The Imperial Abbey of Corvey is more than a UNESCO World Heritage Site: it embodies world culture. Both the abbey and palace are steeped in history and were once major seats of power. Nowadays, Corvey is a privately owned cultural gem in the Weser Uplands. And it is still a place of pilgrimage on the long road to Santiago de Compostela.
Corvey has never been just a residence for monks. Even the first abbey, founded around 822, was a spiritual, cultural and economic hub and a major driving force behind Christianisation in Europe. As imperial and prince-abbots and then as price-bishops, the clergy at Corvey had just as much political influence in the Kingdom of Germany within the Holy Roman Empire as the global princes of the 19th century later did.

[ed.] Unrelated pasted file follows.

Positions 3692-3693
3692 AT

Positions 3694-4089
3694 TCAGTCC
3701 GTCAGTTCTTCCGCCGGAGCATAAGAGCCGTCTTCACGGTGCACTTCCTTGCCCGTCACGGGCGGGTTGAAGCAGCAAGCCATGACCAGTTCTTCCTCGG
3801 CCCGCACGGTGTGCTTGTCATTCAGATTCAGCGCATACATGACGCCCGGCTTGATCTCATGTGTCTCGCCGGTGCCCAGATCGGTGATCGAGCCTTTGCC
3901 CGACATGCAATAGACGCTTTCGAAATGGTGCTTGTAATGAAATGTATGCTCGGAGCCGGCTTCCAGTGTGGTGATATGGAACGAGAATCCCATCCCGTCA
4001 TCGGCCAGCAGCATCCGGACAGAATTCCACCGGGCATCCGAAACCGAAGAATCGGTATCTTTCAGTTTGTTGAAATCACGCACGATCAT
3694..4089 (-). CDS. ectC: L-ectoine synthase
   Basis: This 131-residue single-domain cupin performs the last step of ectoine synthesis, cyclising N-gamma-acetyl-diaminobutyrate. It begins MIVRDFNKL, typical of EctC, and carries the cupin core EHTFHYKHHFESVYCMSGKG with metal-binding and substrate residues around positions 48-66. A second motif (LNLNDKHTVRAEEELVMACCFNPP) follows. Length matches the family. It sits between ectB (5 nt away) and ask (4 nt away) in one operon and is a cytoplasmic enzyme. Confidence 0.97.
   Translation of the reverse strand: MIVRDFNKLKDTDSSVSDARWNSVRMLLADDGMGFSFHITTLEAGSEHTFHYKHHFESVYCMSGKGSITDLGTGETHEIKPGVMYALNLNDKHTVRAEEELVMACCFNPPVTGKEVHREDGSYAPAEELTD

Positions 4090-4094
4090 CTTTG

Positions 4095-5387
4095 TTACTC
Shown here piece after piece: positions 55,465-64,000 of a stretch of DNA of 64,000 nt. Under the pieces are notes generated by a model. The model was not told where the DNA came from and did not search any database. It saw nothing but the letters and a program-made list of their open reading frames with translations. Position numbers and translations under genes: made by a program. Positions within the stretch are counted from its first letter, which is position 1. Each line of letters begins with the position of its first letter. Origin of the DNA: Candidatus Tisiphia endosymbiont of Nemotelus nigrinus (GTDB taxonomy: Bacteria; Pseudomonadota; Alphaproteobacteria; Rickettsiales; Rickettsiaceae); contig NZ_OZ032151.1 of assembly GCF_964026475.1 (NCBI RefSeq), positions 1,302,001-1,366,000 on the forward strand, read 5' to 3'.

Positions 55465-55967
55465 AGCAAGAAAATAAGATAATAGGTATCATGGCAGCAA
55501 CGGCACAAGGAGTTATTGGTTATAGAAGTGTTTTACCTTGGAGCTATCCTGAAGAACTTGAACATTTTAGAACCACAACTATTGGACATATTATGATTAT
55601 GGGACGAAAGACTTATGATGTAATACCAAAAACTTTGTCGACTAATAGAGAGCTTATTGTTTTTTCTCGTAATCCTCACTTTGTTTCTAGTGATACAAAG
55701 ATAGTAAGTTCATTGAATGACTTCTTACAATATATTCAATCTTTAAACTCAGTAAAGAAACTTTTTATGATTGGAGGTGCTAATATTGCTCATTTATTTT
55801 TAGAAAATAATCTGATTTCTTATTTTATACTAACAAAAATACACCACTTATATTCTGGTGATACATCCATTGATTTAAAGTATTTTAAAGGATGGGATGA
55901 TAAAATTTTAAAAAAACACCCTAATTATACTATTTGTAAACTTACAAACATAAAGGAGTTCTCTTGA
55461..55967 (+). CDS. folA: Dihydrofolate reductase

The mighty towers and their entrance halls, magnificent murals featuring scenes from the Odyssey (parts of which are still intact), the Carolingian monastic precinct, the Civitas, and the former Baroque abbey church of St. Stephanus and Vitus bear witness to this glorious past. As do the Imperial Hall, which was built when the prince-abbots were in power, and the Princely Library with its 74,000 books dating back to the late 18th and early 19th century. Hoffmann von Fallersleben, who wrote the poem that became Germany's national anthem, is buried in the graveyard next to the church. He also managed the library for 14 years, with the aim of purchasing valuable and rare works that you can really "write home about". He was very successful in this role: the Princely Library is now one of Germany's largest private libraries.